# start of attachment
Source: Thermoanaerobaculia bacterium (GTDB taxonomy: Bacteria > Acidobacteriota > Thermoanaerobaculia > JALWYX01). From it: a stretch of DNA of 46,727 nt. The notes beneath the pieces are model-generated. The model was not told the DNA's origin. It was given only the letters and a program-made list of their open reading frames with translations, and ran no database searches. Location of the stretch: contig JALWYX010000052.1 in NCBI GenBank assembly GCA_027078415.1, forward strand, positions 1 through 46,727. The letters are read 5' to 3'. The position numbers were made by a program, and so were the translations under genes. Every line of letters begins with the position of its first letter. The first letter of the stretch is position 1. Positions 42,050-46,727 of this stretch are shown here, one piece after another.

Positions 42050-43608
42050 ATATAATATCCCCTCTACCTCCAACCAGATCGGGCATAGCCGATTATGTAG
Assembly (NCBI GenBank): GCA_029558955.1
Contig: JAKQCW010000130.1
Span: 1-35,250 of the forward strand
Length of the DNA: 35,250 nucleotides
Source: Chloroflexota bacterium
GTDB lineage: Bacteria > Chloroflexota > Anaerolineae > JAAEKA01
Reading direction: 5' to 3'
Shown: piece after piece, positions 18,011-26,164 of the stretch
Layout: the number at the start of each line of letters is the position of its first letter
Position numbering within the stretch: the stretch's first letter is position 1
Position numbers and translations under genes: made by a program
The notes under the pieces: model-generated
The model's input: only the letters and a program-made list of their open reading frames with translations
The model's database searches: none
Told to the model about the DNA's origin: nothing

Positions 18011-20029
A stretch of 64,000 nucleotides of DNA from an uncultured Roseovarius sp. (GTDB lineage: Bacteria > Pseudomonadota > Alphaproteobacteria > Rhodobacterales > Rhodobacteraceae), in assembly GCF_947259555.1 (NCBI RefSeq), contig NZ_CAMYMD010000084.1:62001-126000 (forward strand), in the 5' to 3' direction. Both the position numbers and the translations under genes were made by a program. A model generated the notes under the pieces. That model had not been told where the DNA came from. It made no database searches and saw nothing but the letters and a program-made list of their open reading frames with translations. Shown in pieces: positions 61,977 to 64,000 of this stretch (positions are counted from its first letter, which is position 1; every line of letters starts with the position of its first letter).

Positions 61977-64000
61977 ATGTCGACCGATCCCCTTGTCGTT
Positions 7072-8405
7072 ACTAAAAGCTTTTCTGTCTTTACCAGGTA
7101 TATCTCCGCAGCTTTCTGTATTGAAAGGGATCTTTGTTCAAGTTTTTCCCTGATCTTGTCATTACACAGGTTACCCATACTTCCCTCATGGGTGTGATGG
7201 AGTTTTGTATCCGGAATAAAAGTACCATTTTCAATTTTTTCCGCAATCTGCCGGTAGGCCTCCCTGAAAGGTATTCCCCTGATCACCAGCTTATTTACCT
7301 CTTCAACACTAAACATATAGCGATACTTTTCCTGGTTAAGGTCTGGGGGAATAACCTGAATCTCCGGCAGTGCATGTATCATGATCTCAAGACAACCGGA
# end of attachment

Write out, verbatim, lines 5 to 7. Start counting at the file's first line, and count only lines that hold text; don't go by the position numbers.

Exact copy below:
Contig: JAKQCW010000130.1
Span: 1-35,250 of the forward strand
Length of the DNA: 35,250 nucleotides